Shows That Ani-Made Us: 15 Animes People Loved Growing Up (But Totally Forgot)

As anime and manga become more ubiquitous in nerd culture, it can be easy to forget that there was once a time when anime fans were desperately grasping for any anime they could get their grubby little mitts on. Back in the day, anime on Western airwaves was a rare sight, and when shows chronicling super-powered kung-fu aliens popped up in the TV guide, anime nerds would flock to it like a dehydrated man to water. As shows like Dragonball Z and My Hero Academia have entered into the pop culture lexicon, it can be easy to forget all about the early anime shows that shaped kids everywhere.

While anime made its way to the West as far back as the 1960's, it wasn't until the '90s and early-2000's that anime really found a sizable footing with gaijins. As manga and anime sales began to climb, networks rolled out a plethora of new anime shows, which anime-starved nerds turned into in droves. As anime has graduated from a cultural curiosity into a full-blown phenomenon, early anime fans have moved onto new shows, often times forgetting all about the early shows that helped to shape their fandom. Join CBR as we take a stroll down memory lane and dredge up shows that you managed to completely forget about. Here is, Shows That Ani-Made Us: 15 Animes People Loved Growing Up (But Totally Forgot).

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Zatch Bell
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Zatch Bell

The early-to-mid '00s saw a glut of "tiny adorable things having tiny adorable fights to the death" animes making their way to Western airwaves. While shows such as Pokemon and Digimon found TV success, other shows within this genre didn't fare quite as well. Which brings us to Zatch Bell!

Airing on Toonami in 2007, Zatch Bell! followed protagonist Kiyo Takamine as he teams up with the eponymous demonic doll Zatch Bell to battle other demon dolls in pursuit of the title of the king of demons. Mixing the "yelling moves at a small creature" mechanic of Pokemon with the supernatural tinges of Yu Yu Hakusho Cartoon Network pushed Zatch Bell! as the next big Toonami show, but the anime would fail to make an impact, slipping into relative obscurity once its 77 episodes concluded.


Even if you start every morning by shaving with the blunt end of an axe while squeezing the juice from an orange with your bare hands, you have to admit: Hamtaro is absolutely adorable. This cutesy anime seemed poised for big things when it debuted on Cartoon Network in 2003, but the series failed to make much of a mark. But we guarantee you secretly loved this show growing up.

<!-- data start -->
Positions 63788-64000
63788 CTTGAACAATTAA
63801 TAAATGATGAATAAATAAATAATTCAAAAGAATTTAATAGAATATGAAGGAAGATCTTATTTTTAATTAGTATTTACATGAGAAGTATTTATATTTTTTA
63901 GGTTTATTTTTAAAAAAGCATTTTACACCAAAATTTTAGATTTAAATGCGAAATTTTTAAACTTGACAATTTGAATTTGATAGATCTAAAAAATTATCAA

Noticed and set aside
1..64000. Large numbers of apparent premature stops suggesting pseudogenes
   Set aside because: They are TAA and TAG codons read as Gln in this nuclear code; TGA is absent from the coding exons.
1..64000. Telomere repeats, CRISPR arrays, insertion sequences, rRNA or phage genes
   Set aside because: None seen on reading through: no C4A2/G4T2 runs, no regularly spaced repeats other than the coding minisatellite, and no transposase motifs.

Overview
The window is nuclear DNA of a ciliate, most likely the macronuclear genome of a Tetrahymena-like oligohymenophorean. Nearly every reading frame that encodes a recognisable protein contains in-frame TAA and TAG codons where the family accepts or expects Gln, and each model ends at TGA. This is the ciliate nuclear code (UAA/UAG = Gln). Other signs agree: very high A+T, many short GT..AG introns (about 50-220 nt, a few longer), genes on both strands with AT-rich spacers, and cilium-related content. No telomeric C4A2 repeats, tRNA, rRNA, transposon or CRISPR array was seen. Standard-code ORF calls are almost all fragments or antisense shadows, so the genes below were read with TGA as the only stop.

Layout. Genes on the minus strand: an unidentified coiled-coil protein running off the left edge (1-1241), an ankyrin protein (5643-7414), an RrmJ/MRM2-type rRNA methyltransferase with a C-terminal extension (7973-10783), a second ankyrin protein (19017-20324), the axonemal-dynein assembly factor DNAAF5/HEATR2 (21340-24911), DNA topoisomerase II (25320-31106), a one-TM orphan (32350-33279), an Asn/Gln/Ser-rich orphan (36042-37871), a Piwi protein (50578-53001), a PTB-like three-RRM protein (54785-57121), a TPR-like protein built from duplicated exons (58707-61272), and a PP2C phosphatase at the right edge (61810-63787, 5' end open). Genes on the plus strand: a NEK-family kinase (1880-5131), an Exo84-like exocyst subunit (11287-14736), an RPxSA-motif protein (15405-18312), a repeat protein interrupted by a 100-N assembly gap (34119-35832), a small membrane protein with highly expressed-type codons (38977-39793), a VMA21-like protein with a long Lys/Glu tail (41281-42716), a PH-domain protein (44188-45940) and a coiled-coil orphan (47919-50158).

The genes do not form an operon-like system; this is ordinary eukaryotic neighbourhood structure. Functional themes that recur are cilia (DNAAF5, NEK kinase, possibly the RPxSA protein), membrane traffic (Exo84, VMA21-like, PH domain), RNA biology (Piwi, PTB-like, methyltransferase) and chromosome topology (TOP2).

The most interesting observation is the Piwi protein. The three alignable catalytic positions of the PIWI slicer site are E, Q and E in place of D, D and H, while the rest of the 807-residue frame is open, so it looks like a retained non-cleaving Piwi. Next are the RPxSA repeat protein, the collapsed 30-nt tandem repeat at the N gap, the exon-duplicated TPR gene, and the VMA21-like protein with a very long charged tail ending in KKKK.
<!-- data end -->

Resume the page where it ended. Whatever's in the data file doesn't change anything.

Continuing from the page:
Following the titular Hamtaro, a bubbly little "Ham-Ham," as he embarked upon adventures with his cute and cuddly hamster pals, Hamtaro was so sweet it could be used as a sugar substitute. DVDs were released containing episodes of the show, a game was released for Gameboy Color, and an avalanche of merchandise followed, but Hamtaro wasn't the runaway success Cartoon Network was hoping for, causing this show to be mostly forgotten these days.


Read Or Die

As anime exploded in popularity in the early 2000's, practically every channel under the sun was looking to cash in on the sudden boom. While Cartoon Network and Fox Box filled large swaths of programming with kid-friendly anime, TechTV opted to go for an older crowd, introducing a generation of anime-hungry viewers to Read Or Die in 2005.

Pokemon, this was not. Unlike the child-oriented shows that primarily populated the airwaves at the time, Read Or Die explored a more mature story. Following the members of the British Library Task Force as they fought criminals and supervillains using their unique powers of controlling paper, Read Or Die effectively delivered James Bond-style super spy adventures, with plenty of giant, city-destroying sentient origami thrown in for good measure. While many have forgotten all about Read Or Die, there are plenty of fans happy to sing the praises of this bonafide anime classic.


Monster Rancher Crop

When Pokemon took the world by storm in 1996, everyone was looking to hop on the battling monster money train. Game shelves were quickly choked with Pokemon knock-offs, and companies found games would need unique gimmicks to stand out from the pack. Enter Monster Rancher and its ability to read CDs and generate a collectible monster. Sure, you might remember the Monster Rancher game, but we're betting you forgot all about the anime.

Releasing in 1997 to coincide with the surprise success of Monster Rancher on the PlayStation, Monster Rancher took a meta approach to an anime adaption of a popular video game, following protagonist Genki Sakura as he is sucked into the world of Monster Rancher via a magic CD. Cue adventures with cuddly monsters and plenty of battles. The series was a minor success at the time, but Monster Rancher remains largely forgotten these days.